The Uncertainty Avoidance dimension expresses the degree to which the members of a society feel uncomfortable with uncertainty and ambiguity. In addition its impact on rule making is taken into account. The fundamental issue here is how a society deals with the fact that the future can never be known: should we try to control the future or just let it happen? Countries exhibiting a high Uncertainty Avoidance maintain rigid codes of belief and behaviour and are intolerant of unorthodox behaviour and ideas. These countries often need many rules to constrain uncertainty. Countries with a low Uncertainty Avoidance index maintain a more relaxed attitude in which practice counts more than principles, tolerance for ambiguity is accepted and the need for rules to constrain uncertainty is minimal. South American countries such as Chile, Peru and Argentina are highly uncertainty avoiding countries.
Every society has to maintain some links with its own past while dealing with the challenges of the present and the future. Societies prioritize these two existential goals differently. Countries that score low on this dimension, for example, prefer to maintain time-honoured traditions and norms while viewing societal change with suspicion. They are past and present oriented and value traditions and social obligations. Countries with cultures that scores high on this dimension on the other hand take a more pragmatic approach: they are future oriented and encourage thrift and efforts in modern education as a way to prepare for the future. Asian countries such as China and Japan are known for their long term orientation. Morocco is a short term oriented country.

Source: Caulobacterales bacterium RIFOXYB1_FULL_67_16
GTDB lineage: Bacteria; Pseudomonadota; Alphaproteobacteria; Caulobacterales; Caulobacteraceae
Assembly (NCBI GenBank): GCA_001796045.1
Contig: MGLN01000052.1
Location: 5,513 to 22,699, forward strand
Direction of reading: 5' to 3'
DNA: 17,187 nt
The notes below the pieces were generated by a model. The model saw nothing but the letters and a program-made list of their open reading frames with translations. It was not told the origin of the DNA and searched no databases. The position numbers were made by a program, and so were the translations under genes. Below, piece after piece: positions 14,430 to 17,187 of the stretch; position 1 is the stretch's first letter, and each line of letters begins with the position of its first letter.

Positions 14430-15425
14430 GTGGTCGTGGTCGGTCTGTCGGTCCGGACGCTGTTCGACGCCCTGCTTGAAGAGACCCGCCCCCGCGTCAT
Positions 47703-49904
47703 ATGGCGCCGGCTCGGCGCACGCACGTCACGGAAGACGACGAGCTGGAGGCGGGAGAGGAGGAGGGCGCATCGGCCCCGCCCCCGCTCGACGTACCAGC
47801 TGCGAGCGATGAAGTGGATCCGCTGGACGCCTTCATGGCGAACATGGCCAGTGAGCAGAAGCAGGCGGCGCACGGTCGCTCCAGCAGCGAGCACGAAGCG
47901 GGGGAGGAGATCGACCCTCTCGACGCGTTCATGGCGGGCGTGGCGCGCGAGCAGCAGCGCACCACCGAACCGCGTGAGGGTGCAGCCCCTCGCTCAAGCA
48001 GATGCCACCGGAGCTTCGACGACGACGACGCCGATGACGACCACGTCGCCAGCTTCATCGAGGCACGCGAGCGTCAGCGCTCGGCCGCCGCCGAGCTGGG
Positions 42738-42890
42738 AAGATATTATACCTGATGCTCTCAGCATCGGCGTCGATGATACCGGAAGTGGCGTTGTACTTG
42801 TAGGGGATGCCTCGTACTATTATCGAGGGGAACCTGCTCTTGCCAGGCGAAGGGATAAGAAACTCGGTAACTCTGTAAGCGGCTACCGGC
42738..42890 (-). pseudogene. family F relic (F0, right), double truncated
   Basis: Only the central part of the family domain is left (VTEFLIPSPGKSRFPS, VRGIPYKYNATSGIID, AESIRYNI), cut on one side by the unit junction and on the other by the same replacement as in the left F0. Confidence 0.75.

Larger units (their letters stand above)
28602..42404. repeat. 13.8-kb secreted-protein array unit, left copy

The Indulgence dimension is a relatively new dimension to the model. This dimension is defined as the extent to which people try to control their desires and impulses, based on the way they were raised. Relatively weak control is called Indulgence and relatively strong control is called Restraint. Cultures can, therefore, be described as Indulgent or Restrained. Indulgence stands for a society that allows relatively free gratification of basic and natural human drives related to enjoying life and having fun. Restraint stands for a society that suppresses gratification of needs and regulates it by means of strict social norms.
Figure 2: Hofstede’s Cultural Dimensions Framework
- Hofstede, G. (2001). Culture’s Consequences: Comparing Values, Behaviors, Institutions, and Organizations Across Nations. Second Edition, Thousand Oaks CA: Sage Publications.
- Steers, R.M. et al. (2013). Management Across Cultures: Developing Global Competencies. Cambridge University Press.
- Geert Hofstede Country Comparison Tool: https://www.hofstede-insights.com/product/compare-countries/